The 4th Circuit Court of Appeals, based in Richmond, Va., made heavy use of Trump’s own words in its 10-3 decision blocking the ban from going into effect.

The order “speaks with vague words of national security, but in context drips with religious intolerance, animus and discrimination,” Chief Judge Roger Gregory wrote in the decision.

That emphasis on the context — what Trump said before he became president — raises a lot of legal problems. As the dissenters on the appeals court noted, it implies that if another president, who had not made such incendiary pledges, had issued the exact same order, it might have been valid.


As North Korea continues to test its missiles, more attention has focused on the U.S. military’s long effort to develop missile defenses.

This week, that effort passed an important test, as a U.S. missile fired from Vandenberg Air Force Base, up the coast from Santa Barbara, successfully shot down a test missile fired from thousands of miles away in the Marshall Islands.

As David Willman reported, the drive to build an effective anti-missile system has cost taxpayers at least $40 billion so far over the past 15 years. Despite Tuesday’s test, which military officials hailed as a success, it still has a long way to go to become truly effective.

Taxpayers also have been spending a lot to upgrade the U.S. arsenal of nuclear weapons. The Pentagon’s plan to upgrade the U.S. stock of land-based ICBMs would cost at least $85 billion.

As Bill Hennigan and Ralph Vartabedian reported, many defense experts, inside and outside the Pentagon, question whether that’s money well spent. The ICBMs may have outlived their usefulness, some defense experts believe.


One promise Trump isn’t keeping is his pledge to move the U.S. Embassy in Israel to Jerusalem. Just like each of his past three predecessors, Trump has used the authority Congress gave the president to waive a law requiring that the embassy be moved.

As Tracy Wilkinson reported, Trump echoed previous presidents in saying that the move would damage prospects for a peace agreement between Israel and the Palestinians.

The waiver, like each of the ones signed in the past, lasts six months. So for now, the embassy remains in Tel Aviv.


Senators will be getting back to Washington, D.C., next week after a break for Memorial Day, and when they return, the Republican majority will have to start making some decisions about healthcare.

During the break, Senate aides have been meeting to try to determine if any proposal to repeal and replace Obamacare can get to 50 votes. It’s been a tough slog.

History suggests caution. Noam Levey took a look at what happened two decades ago when lawmakers in the state of Washington abruptly repealed a healthcare law that shares a number of Obamacare’s central concepts. The result: chaos in the state’s insurance markets that took years to fix.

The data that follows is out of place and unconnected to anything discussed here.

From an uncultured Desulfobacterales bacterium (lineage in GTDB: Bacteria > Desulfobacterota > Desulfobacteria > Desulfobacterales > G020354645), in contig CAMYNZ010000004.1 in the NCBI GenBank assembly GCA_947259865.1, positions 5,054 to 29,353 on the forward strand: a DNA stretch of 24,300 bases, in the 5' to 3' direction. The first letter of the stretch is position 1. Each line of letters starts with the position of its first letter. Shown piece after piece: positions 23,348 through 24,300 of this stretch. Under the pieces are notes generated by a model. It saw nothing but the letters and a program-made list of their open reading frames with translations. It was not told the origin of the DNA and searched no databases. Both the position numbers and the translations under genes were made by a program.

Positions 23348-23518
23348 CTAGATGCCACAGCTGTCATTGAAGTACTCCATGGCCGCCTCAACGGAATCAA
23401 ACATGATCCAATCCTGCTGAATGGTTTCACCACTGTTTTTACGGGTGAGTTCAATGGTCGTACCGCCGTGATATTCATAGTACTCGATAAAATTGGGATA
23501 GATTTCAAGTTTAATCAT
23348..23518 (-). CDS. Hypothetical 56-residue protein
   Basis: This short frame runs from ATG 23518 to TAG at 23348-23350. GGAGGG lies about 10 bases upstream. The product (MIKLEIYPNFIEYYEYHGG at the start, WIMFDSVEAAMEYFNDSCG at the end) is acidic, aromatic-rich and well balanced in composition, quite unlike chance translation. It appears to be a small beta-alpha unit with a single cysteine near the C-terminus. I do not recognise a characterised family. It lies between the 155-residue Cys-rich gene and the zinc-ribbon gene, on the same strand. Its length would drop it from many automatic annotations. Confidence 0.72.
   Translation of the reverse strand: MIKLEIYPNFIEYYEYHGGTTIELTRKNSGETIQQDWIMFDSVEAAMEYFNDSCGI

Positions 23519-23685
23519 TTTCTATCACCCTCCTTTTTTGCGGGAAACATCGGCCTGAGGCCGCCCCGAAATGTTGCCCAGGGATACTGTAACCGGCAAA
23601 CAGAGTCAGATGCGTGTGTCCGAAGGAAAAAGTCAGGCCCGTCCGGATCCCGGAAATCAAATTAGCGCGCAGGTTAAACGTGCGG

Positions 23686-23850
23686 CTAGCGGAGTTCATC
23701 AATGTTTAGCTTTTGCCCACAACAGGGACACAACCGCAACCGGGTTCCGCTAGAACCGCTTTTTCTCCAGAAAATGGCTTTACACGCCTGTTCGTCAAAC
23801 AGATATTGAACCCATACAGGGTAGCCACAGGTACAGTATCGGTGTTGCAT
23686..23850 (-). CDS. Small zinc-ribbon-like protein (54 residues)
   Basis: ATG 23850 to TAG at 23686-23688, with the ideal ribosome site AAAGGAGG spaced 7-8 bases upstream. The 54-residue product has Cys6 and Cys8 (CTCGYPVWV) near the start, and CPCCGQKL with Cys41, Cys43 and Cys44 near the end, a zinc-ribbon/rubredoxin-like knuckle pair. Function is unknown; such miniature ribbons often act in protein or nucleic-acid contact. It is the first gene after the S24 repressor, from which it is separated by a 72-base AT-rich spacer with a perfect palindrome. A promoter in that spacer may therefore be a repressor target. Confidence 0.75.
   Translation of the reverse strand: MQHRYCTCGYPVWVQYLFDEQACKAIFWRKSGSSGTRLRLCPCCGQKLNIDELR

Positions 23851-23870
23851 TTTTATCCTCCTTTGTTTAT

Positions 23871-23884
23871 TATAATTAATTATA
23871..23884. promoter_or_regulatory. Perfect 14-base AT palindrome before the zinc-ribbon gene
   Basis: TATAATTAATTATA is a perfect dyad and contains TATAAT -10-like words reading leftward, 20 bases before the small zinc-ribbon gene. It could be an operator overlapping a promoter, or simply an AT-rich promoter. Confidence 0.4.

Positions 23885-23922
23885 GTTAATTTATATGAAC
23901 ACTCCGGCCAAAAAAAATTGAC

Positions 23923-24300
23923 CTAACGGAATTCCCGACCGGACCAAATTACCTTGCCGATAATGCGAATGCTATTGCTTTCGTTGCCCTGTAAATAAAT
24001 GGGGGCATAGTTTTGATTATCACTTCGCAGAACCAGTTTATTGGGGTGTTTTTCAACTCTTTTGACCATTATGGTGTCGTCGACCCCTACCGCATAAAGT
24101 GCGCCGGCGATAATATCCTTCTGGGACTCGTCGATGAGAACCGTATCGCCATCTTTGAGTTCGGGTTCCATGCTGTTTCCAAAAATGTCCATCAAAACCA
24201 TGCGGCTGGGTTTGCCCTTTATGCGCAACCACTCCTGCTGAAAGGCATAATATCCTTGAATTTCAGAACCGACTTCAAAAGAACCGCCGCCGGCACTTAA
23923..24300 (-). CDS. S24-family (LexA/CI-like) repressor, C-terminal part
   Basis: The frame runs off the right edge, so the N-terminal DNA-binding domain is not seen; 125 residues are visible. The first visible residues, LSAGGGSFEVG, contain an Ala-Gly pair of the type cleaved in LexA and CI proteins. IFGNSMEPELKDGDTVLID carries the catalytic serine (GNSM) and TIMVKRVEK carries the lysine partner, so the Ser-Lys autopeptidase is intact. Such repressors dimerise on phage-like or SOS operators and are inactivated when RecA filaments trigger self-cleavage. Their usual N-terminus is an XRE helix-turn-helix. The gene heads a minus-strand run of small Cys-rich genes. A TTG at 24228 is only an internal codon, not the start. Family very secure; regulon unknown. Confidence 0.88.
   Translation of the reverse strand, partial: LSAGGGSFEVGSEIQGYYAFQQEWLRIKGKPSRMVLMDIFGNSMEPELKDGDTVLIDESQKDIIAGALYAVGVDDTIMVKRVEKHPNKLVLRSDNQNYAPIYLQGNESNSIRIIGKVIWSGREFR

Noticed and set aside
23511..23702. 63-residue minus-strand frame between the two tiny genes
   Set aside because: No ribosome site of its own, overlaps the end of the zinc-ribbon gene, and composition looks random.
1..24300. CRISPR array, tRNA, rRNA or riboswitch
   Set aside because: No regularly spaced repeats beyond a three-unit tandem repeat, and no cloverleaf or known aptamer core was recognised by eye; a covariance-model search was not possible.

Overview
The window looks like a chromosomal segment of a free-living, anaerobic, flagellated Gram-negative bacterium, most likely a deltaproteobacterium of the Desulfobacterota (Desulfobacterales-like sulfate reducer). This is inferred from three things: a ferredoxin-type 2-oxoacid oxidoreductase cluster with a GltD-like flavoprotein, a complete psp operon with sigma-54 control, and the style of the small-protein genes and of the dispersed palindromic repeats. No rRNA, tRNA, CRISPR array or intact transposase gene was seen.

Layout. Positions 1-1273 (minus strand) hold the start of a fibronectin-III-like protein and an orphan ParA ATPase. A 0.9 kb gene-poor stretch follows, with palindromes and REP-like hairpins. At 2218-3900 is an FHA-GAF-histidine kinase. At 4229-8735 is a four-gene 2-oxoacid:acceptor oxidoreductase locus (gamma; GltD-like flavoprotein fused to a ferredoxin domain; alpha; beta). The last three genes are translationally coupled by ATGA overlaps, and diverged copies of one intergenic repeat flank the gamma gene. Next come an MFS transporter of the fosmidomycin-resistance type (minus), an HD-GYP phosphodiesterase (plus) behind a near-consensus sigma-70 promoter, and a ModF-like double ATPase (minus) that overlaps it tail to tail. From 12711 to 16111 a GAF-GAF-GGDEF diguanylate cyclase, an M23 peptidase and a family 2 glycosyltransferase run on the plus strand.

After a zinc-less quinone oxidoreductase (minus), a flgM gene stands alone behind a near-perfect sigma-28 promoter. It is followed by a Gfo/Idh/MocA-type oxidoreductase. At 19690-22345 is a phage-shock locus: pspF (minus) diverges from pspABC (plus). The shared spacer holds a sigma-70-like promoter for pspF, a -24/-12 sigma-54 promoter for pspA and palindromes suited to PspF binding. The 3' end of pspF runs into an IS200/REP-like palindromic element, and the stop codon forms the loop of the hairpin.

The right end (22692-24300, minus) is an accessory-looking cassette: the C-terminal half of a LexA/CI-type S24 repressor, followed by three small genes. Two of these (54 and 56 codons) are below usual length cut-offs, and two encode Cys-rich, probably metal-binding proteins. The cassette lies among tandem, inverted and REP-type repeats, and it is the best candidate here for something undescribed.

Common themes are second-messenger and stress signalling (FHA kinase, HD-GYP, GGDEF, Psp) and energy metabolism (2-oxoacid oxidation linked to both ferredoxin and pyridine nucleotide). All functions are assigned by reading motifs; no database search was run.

The pace of the investigation into Russian interference with the 2016 election and any possible coordination between Moscow and Trump insiders accelerated this week.

As David Cloud and Joe Tanfani reported, the House Intelligence Committee issued subpoenas for some significant people, including former national security advisor Michael Flynn and Michael Cohen, Trump’s longtime personal lawyer.

Meantime, Robert Mueller III, the special counsel heading the Justice Department’s investigation of the case, cleared the way for James Comey, the former head of the FBI, to testify publicly to the Senate Intelligence Committee on Thursday. Comey is expected to answer at least some questions about Trump’s efforts to persuade him to drop the FBI’s investigation of Flynn.

John Dean, the former White House counsel to Richard Nixon, is an expert on presidential scandals. If he were back in his old job, what would he tell Trump? Mark Barabak asked him, and you can read his answer.


Of all Trump’s many tweets, few have gotten as much attention, at least on social media, as the oddly truncated one, sent in the wee hours of Wednesday morning, which referred to “the constant negative press covfefe.”

White House Press Secretary Sean Spicer refused to acknowledge anything unusual about the tweet, saying the next day that “the president and a small group of people know exactly what he meant.”

That bit of spin aside, the most likely explanation for Trump’s tweet, given its hour, is that he fell asleep while typing the word “coverage” and didn’t notice until he woke up hours later.

But as Brian Bennett noted, the White House refusal to offer the public any explanations leaves open the possibility of more serious scenarios.

Trump is, after all, a 70-year-old overweight man whose age, weight and lack of exercise put him at risk for a variety of ailments. And U.S. history includes repeated efforts by White Houses to cover up presidential health problems, including Dwight Eisenhower’s heart attacks, John Kennedy’s Addison’s disease, Richard Nixon’s heavy drinking and the early stages of Ronald Reagan’s Alzheimer’s.

The other eruption of the reality-show nature of the Trump presidency involved Kathy Griffin and her widely panned stunt of posing with a model of the president’s severed head. Mary McNamara examined how that intersection of politics and celebrity culture proved that even these days, there is such a thing as going too far.


Twitter has long been Trump’s favored means of pushing his message. We’re compiling all of Trump’s tweets, “covfefe” included. It’s a great resource. Take a look.


That wraps up this week. My colleague Christina Bellantoni will be back Monday with the weekday edition of Essential Politics. Until then, keep track of all the developments in national politics and the Trump administration with our Essential Washington blog, at our Politics page and on Twitter @latimespolitics.